Wednesday, September 22, 2010

A toxic mess--Doug Logan vs USA Track & Field board gets uglier...

I don't know about you, but I get the sinking feeling that Doug Logan's (left/photo courtesy USA Track & Field) termination as CEO of USA Track & Field and the subsequent public sniping is going to get uglier before it gets any better.

First comes this shot thrown by Logan, in comments made to the New York Times, in which he calls the USATF board of directors as, "…15 people who want to be taken seriously who, for all practical purposes, are 15 bodies in funny suits stumbling out of a little car,” he said. “It’s people who have earned their credentials to sit on a board because they’ve had a whistle around their neck at regional youth meets.”

Then, Logan took another shot in an interview on runningtimes.com in which he describes his meeting with former world triple jump record holder Willie Banks at the Indianapolis Westin where Banks told Logan he was fired.

"I think there is no question the board felt it wanted to be more “hands on” despite the governance guidelines of the USOC," Logan said. "And, I had few fans among the sport’s “old guard” whose power was eroding under the reforms we instituted. The issue, candidly, was not the “performance” but the “performer.” It has gotten very personal. Both ways."

Kind of harsh to describe folks like 2004 Olympic marathon bronze medalist Deena Kastor and three-time US Olympian Aretha Thurmond, both of whom are current members of the USATF Board as people "in funny suits stumbling out of a little car" when they've put themselves on the line in numerous Olympics and world championships in the USA uniform.

One of Logan's harshest critics, former Stanford University and 1984 US Olympic team coach Brooks Johnson (a former member of the USATF board of directors) fired back with a salvo of his own on his blog, spikesandflats.com.

Johnson cited that upon his hiring, Logan sidestepped USATF bylaws in his formation of the audit panel assessing the effectiveness of the HIgh Performance Panel (of which Johnson headed) and the 2008 US Olympic team's performance in Beijing by appointing Carl Lewis and Benita Fitzgerald-Mosley as athlete reps to the panel, even though they did not meet the definition of international athlete (Lewis last represented the USA in 1996; the definition of international athlete is 10 years).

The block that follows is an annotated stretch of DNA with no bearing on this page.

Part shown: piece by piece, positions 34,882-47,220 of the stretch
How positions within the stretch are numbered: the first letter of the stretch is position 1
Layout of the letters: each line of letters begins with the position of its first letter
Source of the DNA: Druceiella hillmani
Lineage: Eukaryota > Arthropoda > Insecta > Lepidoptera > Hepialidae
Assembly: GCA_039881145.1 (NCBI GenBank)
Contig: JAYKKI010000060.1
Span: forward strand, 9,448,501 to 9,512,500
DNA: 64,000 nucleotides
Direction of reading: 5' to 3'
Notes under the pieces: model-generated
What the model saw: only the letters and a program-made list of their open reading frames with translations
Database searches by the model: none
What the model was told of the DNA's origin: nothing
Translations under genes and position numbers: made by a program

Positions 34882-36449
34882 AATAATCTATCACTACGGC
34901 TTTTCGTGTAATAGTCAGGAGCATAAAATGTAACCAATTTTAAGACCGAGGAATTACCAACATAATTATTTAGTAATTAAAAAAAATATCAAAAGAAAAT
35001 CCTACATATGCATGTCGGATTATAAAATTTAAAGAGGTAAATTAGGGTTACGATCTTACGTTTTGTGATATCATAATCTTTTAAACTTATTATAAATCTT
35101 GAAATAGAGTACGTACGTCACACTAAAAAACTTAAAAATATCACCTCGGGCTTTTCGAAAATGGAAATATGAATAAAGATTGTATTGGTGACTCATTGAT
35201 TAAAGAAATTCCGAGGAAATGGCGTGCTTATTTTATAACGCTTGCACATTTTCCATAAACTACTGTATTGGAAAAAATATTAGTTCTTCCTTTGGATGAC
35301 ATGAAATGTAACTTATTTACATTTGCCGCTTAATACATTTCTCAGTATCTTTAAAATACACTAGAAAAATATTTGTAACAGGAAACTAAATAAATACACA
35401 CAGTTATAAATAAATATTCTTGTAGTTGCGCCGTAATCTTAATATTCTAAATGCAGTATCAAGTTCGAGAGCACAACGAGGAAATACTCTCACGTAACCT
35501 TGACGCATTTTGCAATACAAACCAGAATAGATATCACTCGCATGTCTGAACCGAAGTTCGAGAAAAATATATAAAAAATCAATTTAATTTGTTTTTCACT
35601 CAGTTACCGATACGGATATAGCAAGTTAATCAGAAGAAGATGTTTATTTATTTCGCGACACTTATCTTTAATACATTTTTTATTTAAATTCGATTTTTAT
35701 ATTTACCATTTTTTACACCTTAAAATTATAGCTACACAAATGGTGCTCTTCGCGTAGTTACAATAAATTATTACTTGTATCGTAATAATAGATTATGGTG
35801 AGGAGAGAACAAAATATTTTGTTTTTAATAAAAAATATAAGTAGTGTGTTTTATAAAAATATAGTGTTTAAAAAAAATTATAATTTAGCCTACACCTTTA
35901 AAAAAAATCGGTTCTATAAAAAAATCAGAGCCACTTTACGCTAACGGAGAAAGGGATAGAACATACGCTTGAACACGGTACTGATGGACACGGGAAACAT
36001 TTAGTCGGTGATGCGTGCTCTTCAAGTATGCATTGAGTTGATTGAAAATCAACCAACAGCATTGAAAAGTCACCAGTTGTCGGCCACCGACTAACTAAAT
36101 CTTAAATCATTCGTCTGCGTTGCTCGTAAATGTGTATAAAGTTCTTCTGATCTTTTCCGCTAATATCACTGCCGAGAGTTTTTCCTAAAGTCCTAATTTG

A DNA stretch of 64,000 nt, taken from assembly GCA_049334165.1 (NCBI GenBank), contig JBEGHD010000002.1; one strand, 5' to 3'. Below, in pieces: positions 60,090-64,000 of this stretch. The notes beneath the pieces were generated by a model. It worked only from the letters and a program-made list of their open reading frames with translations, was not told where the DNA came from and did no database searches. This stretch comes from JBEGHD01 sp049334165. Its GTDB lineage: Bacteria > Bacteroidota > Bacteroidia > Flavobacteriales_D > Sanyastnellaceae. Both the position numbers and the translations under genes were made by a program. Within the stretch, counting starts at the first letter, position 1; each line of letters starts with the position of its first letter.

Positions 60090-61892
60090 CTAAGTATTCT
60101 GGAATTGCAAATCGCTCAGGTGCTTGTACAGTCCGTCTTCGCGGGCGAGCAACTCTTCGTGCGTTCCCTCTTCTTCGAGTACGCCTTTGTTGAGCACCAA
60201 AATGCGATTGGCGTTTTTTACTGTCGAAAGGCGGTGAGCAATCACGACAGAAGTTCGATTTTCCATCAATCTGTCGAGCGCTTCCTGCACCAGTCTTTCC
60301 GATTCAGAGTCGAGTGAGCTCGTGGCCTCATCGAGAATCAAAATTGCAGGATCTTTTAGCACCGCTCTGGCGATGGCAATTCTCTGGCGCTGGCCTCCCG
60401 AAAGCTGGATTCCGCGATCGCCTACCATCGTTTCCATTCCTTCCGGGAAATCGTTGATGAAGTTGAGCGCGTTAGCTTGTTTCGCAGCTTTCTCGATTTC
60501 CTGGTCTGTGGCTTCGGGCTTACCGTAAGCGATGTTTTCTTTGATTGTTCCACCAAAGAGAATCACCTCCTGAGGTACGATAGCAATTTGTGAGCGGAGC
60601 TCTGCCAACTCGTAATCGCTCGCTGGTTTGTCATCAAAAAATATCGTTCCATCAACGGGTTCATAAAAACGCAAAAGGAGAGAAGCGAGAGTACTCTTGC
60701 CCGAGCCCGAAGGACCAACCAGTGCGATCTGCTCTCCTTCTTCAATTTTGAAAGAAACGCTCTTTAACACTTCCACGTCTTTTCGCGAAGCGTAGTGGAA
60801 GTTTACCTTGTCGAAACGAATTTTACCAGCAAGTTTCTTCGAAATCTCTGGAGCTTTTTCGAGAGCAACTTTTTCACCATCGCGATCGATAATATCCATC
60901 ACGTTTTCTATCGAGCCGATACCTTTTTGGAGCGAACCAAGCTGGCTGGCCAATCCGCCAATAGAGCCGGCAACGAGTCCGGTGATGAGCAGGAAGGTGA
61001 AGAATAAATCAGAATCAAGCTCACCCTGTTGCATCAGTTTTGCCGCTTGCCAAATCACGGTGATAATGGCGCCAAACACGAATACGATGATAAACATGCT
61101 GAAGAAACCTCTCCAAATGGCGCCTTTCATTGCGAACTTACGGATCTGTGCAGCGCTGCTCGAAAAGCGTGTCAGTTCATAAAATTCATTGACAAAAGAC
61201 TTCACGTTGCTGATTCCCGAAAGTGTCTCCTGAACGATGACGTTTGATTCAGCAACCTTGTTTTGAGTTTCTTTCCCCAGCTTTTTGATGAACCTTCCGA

Johnson also said in his blog that Logan's biggest downfall is that, "he never really respected athletes. By not knowing that athletes were a requirement and prerequisite, and a welcomed addition to any decision-making process, he chose to ignore and disrepect them."

He further states that Logan is "…too arrogant and self-absorbed to really see the innate and inherent gross contradictions in what he says and what he professes to be. This is what I intuitively knew back in 2008 and was the underlying reason I was confident Logan could/would not last the term."

No matter whose side you're on (and this blog is not taking sides), it looks bad for everyone. On the one hand, you have a fired head who is looking to make sure he gets every penny of his contract and is making himself to be a loose cannon, if you take his comments to the media at face value, and on the other hand, there is the perception (real or imagined) that the board of directors of USA Track & Field is dysfunctional.

As a side note, New York Road Runners CEO and NYC Marathon director Mary Wittenberg stated in an interview with Joe Battaglia of universalsports.com that "If I didn't have what I think is the greatest job in running, or at least one of them, I would be extremely interested (in the USATF CEO position)."

It's a toxic mess…guess I'm calling the Ghostbusters.

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